You might also be interested in the Journal Insightsopens in new tab/window tool, which provides visualizations of journal metrics covering five calendar years. With this, you can investigate the data further, compare trends and derive considerable insight into journal performance.

What is the Elsevier Fingerprinting Engine?

The Elsevier Fingerprinting Engine is a software system that mines the text of scientific documents – publication abstracts, funding announcements and awards, project summaries, patents, proposals/applications, and other sources – to create an index of weighted terms which defines the text, known as a Fingerprint visualization. The transferability of fingerprinting to other tools in an example of how Elsevier is benefiting from the expertise of Collexis, a semantic technology software developer Elsevier acquired in 2010. Elsevier is using the "fingerprinting" technology for various products for Academic and Government Institutional Markets, including SciVal Experts, an expertise profiling system and research networking tool, and SciVal Fundingwhich helps researchers find funding sources and helps funding agencies find researchers to review grant applications.

The Journal Finder tool uses Scopus and the Elsevier Fingerprinting Engine to locate Elsevier journals that most closely match an author's list of keywords and/or abstracts. An Elsevier journal will be recommended if it has published articles which have a high similarity with the new article. A list of potential journals will be created for authors and the tool will allow filtering based on author's preferred criteria (such as Impact Factor, open-access options, review time, acceptance rate, publication times and frequency).

The final selected journal links directly to the journal's homepage and the Elsevier Editorial System (EES) page. The tool makes recommendations from the 2,500+ journals published by Elsevier.

After being one of the first to test the tool in 2013, Dr. Adrie J.J. Bos, Co-Editor-in-Chief of Radiation Measurementsopens in new tab/window, wrote: "The results matched precisely with my own judgement."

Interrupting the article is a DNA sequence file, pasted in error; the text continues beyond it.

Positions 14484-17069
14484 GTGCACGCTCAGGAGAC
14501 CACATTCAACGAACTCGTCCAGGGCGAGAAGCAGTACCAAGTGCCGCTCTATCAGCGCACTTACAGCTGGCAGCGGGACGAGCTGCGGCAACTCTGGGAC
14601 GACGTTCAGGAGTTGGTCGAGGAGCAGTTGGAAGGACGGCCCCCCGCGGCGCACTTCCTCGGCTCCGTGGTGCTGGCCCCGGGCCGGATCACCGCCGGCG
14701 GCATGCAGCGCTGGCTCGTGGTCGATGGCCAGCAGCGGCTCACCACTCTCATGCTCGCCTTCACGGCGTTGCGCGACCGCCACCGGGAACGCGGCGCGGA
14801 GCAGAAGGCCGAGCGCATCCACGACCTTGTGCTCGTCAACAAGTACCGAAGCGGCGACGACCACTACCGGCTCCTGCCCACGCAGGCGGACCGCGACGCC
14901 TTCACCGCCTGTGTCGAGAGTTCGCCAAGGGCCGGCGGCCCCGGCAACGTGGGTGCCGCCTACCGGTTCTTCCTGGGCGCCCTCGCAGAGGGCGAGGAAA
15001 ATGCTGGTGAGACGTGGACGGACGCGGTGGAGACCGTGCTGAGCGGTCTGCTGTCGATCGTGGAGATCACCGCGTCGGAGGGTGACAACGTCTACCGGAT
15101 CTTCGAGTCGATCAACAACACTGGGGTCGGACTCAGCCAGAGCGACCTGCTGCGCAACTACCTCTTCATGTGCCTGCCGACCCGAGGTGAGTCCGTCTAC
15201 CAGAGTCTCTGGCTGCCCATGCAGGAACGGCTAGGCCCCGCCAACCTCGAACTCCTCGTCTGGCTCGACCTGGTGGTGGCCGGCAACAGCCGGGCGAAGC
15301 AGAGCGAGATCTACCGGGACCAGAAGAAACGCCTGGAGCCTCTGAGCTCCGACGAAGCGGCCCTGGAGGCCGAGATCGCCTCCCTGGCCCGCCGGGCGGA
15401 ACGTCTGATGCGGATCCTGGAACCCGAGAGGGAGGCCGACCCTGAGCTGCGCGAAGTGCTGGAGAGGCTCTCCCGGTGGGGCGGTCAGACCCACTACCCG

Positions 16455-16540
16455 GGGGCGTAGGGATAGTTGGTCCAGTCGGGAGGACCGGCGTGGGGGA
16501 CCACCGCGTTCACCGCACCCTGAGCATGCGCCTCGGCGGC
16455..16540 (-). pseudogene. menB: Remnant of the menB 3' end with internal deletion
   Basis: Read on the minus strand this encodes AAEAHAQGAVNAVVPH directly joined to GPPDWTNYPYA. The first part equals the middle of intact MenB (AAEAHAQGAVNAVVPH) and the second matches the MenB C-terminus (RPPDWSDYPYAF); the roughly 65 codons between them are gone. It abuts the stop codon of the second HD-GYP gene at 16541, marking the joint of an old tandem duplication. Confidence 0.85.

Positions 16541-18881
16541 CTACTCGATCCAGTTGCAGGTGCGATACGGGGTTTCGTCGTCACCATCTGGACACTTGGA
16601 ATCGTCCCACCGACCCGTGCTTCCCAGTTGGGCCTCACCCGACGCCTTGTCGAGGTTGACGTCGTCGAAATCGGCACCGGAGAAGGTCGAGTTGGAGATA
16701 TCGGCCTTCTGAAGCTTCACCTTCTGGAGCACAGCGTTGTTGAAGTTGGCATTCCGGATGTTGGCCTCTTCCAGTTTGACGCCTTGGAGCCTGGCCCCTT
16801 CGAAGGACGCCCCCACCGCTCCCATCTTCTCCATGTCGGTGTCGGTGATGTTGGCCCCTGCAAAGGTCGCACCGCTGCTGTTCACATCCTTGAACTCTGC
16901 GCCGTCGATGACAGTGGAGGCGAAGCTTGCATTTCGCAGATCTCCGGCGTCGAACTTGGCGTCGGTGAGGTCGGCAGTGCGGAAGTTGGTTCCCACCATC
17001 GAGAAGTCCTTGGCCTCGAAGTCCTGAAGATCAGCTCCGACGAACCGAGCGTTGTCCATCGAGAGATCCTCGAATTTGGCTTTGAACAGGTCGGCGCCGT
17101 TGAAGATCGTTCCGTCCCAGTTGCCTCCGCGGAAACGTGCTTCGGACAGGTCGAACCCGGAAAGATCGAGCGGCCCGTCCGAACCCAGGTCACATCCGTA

How the idea came about

At Elsevier, we receive feedback from tens of thousands of authors each year. By listening to our authors, we are able to make continual improvements to our services, and design products from the vantage point of the people who will use them. In 2012, we launched the Author Mobile Apps competition, which asked early-career researchers to submit their ideas for journal-based mobile applications. The competition received an overwhelming response, with 3,775 ideas submitted.

By a happy coincidence, the winning idea – a "Scope-finder" that would find the best fitting journal for a paper – had already been identified as a priority for Elsevier and was incorporated into the development of the Journal Finder tool.

Hearing of this need directly from the customer confirmed that we were on the right track and should build such a tool as soon as possible.

The competition winner, Dr. Peter "TJ" Willemsen a research scientists in molecular biology for the Central Veterinary Institute of Wageningen University & Research Centreopens in new tab/window in the Netherlands, has tested and endorsed the tool, saying:

Elsevier's Journal Finder tool is helpful for authors in doubt of which journal fits their data. This can occur when it involves an intermediate field of research subjects or when authors are in the early stages of their research career, trying to locate the right journal to publish their manuscript.

Sandra Yee, Dean of the University Library System, Wayne State Universityopens in new tab/window in Michigan, said the Journal Finder tool will help faculty members and librarians by providing "substantive data and more specific information."


Peter "TJ" Willemsen, PhD